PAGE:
If you’re reading this post, then you made it through Michelle Yi’s year (If not click here for her blog on P1 year), and for that, I’d like to wish you congratulations! You’ve probably picked up a cornucopia of skills over the course of that first year, and I can guarantee those skills are going to come in quite handy time and time again throughout your career. Your P2 year is when pharmacy school starts ratcheting up in terms of the actual clinical knowledge, time spent in a community setting, and balancing everything you are involved in.
To provide a brief overview, I had a challenging time adjusting to the workload of P1 year because after coming from a major state school (Go Noles!) and having a background in what I perceived as a tough field of undergraduate studies, I honestly thought the pharmacy school might be easy. After getting my pride in check and refining my studying skills, pharmacy school scholastics started to click. All of this being said, I want to segue into some tips and tricks that have helped me with time management this far into pharmacy school. It may sound cliché, but if you treat pharmacy school like a 9 – 5 job it is amazing what you can accomplish in any free time that may present itself during the school week. I recommend fitting studying in wherever you can to provide far less of a headache than pulling an all-nighter. You will almost certainly still have to invest time in on the weekend to finish up everything you don’t get to over the course of the week, but having that time post 5:00 pm to relax or be involved is huge. Additionally, schedule everything in your calendar – whether that’s a paper organizer or an electronic calendar. Using a calendar helps me with organization and the general thought process and understanding of when I need to study, research, exercise, or vegetate with some Netflix.
Making it past your P1 year lays the foundation for the inception of your CV, but you should start intensifying your efforts to bolster your CV. How do you do that? Get involved! I believe one of the most important parts to pharmacy school is taking advantage of opportunities pharmacy school provides and using these resources and activities to get involved on the local, state or national level. If you are not already associated with an organization at your school, find one! A leadership position is always a great option for those looking to develop and grow those skills, but organizations also provide so many avenues for networking with fellow pharmacy students and pharmacists. Also, be aware of subjects that interest you either in the classroom or that have been fostered independently and pursue those passions by reaching out to anyone who might be able to provide mentorship, research resources, or leadership opportunities. Do not be afraid to ask your counselors/teachers/preceptors/etc. if there’s any way you can play a more vital role or get involved. To give you a personal story, I have always been interested in research and I tried to get my name in the classroom setting by asking my professors if they were working on anything. Sure enough, one of my professors reached out to me to help her collect data over the phone, compile the results, and check global trends to see how beneficial health fairs are in the community. Now that you’re ready to get involved ASHP provides the tools to help build and enhance your CV!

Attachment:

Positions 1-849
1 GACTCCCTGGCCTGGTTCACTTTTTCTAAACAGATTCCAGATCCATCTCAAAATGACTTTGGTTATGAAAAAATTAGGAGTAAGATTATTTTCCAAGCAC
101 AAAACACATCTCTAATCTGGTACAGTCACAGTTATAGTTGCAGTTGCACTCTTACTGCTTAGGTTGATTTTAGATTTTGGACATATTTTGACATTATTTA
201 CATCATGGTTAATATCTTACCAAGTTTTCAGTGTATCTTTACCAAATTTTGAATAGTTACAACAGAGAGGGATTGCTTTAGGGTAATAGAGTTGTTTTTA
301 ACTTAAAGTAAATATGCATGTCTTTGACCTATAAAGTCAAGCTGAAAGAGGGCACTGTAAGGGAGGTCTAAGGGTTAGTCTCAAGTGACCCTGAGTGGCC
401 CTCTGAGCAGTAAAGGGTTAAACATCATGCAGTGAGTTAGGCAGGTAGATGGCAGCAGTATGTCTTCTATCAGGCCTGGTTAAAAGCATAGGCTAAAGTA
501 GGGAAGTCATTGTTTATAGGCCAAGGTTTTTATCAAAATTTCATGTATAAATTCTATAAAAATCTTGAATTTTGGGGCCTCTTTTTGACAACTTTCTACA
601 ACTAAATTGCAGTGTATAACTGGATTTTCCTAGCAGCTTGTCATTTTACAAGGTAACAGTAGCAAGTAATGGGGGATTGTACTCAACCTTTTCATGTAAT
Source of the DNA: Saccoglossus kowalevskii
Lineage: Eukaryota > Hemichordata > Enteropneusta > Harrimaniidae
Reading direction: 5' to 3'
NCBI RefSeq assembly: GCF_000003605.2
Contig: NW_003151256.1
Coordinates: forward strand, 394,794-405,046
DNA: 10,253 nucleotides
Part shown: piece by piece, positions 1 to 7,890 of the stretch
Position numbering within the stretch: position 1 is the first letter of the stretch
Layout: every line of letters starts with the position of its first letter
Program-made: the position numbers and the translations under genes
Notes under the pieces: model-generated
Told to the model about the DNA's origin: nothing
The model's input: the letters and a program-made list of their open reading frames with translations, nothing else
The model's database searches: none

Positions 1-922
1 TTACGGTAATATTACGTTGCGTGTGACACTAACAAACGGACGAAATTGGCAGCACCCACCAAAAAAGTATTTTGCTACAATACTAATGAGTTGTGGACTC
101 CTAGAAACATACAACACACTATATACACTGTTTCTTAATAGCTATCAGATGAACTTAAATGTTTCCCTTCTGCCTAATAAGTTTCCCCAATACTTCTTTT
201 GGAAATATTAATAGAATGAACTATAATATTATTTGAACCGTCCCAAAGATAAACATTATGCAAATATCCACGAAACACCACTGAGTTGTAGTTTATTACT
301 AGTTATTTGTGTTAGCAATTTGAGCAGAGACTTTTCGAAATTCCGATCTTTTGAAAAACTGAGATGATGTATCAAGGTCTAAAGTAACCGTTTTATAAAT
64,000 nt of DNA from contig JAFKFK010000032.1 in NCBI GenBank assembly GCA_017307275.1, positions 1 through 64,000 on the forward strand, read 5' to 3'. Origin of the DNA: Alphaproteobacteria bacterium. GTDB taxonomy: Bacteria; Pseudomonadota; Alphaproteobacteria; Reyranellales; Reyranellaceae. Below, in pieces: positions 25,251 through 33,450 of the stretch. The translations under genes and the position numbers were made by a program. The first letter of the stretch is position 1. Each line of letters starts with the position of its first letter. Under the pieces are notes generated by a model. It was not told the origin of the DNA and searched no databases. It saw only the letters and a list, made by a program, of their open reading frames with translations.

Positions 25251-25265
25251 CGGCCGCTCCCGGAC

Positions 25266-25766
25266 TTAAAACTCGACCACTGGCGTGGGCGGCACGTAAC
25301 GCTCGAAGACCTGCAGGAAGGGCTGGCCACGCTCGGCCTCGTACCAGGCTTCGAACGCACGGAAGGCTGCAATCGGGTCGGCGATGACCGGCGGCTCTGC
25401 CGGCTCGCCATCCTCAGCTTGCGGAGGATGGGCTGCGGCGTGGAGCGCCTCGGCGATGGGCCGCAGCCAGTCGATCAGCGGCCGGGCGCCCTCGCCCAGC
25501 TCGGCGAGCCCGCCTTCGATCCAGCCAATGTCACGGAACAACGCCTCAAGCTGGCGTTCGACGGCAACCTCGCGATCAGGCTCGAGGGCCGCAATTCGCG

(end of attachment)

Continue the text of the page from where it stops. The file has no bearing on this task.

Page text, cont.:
Currently, there are papers being published left and right with respect to clinician wellbeing/resilience/burnout in every healthcare field. That’s why you need to schedule some time for yourself for whatever leisure activity you enjoy. Different people manifest relaxation differently, if you do not already have something find something that suits you whether it’s indoor rock climbing, reading a good book, or becoming a yogi find what your activity is. On a personal level, I like to use my free-time as an opportunity to hit the gym or go hiking; something physical helps relax the mental workload of the week. Pharmacy students, a lot of us have the tendency to take on more projects then we realistically should. Be cognizant if you do hit a wall. Don’t be afraid to utilize your support network and learning that you can say no if you feel underwater is hugely important.